Welcome to the Lee Kong Chian Natural History Museum!

The Lee Kong Chian Natural History Museum is one of the newest yet oldest museum in Singapore. Opened in April 2015, the museum inherits much of its natural history collection from its predecessor, the Raffles Museum of Biodiversity Research (RMBR), whose collection of course stems from the original Raffles Museum that was renamed the National Museum of Singapore in 1965.

Exhibition Gallery

The exhibition gallery of the museum is divided into 2 floors of about 2,500 sq m. The main floor is about the history and diversity of life on Earth, with a strong emphasis on Southeast Asian plants and animals. Take a trip back in time as we transport you to the beginning of life on earth and watch as this slowly transforms into the diversity that we now see.

Come and be enthralled by the myriad of colours and forms of plants and animals in 16 different thematic zones from PLANTS and AMPHIBIANS to MAMMALS and DINOSAURS


Heritage Gallery

On the mezzanine floor, we have two main areas. The HERITAGE GALLERY showcases plant and animal material from the original Raffles Museum, including many iconic specimens from Singapore! SINGAPORE TODAY displays the geology of the island, and highlights the efforts by agencies to conserve the island’s natural heritage!


The above galleries are internal exhibits and entry can only be via tickets. BUT! Surrounding the museum are four specially designed gardens freely accessible to members of the public. The PHYLOGENETIC GARDEN which stretches around most of its periphery showcases how plants and habitats have evolved; and we have included native plants as far as possible.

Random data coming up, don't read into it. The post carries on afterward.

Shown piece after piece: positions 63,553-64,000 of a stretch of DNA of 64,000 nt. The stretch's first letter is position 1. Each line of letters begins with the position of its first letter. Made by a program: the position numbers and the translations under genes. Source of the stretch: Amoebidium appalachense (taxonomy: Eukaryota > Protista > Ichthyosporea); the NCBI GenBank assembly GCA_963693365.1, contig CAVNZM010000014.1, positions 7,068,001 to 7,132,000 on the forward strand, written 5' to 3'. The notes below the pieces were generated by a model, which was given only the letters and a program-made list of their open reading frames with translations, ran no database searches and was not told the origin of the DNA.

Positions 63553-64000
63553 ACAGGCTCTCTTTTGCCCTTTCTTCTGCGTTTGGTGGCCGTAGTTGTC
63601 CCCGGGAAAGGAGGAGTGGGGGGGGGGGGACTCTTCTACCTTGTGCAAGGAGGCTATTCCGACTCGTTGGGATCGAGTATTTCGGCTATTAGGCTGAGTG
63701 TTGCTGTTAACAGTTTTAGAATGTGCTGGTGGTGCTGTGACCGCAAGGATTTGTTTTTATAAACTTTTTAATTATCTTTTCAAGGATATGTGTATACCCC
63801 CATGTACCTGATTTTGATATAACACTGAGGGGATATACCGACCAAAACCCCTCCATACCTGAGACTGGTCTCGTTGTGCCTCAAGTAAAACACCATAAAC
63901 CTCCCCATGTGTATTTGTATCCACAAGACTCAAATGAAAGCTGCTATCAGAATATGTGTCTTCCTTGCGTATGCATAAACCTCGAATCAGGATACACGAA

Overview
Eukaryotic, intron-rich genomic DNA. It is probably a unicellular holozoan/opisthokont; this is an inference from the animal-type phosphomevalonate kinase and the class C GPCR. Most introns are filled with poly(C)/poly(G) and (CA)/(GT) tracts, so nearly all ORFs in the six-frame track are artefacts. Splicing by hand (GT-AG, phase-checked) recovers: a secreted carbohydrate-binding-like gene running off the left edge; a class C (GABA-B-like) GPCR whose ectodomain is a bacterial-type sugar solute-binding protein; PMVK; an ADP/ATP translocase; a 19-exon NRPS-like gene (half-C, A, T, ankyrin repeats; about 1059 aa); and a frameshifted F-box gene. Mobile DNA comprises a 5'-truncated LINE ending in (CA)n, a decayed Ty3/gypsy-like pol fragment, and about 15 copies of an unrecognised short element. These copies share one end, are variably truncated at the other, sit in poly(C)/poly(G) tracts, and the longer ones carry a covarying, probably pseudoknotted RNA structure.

The MANGROVES, SWAMPS AND DRYLAND FOREST section features some of the unique plants which are specially adapted to inundated soils or the mangrove habitat. The BEACH TO LAND FOREST landscaped area has a selection of plants that exist from a rainforest to a coastal habitat.


The entire gallery is designed along the central themes of heritage and scientific information. That been said, we have adopted a somewhat different approach in selecting and presenting the material. The exhibits are mostly research specimens from the collection, as well as heritage displays from the old Raffles Museum of Biodiversity Research and the old National Museum. It is designed to evoke excitement and interest in the diversity of life. We have taken a very “specimen-based” approach to the gallery – we strongly believe the experiential part of the visit is very important!


While we have included information on almost all the exhibits in the gallery itself, we have focussed on their scientific names and history. It is always tricky to ensure enough information is presented but not to make it too tedious. After all, each visitor has different interests and knowledge levels. As such, we have created a special web-based link that allows visitors, using their smartphones or personal web-browsing devices to search for more information as and when they desire it. Every exhibit has a special coded number (XX-XX) which is linked to a museum webpage that contains additional data, and often a photograph as well.


The gallery layout, weblinks and other virtual connections will be made operational on the day of the public opening! We are in the midst of finalising content – and more importantly – testing out the systems to make sure the visitor has a hassle-free experience!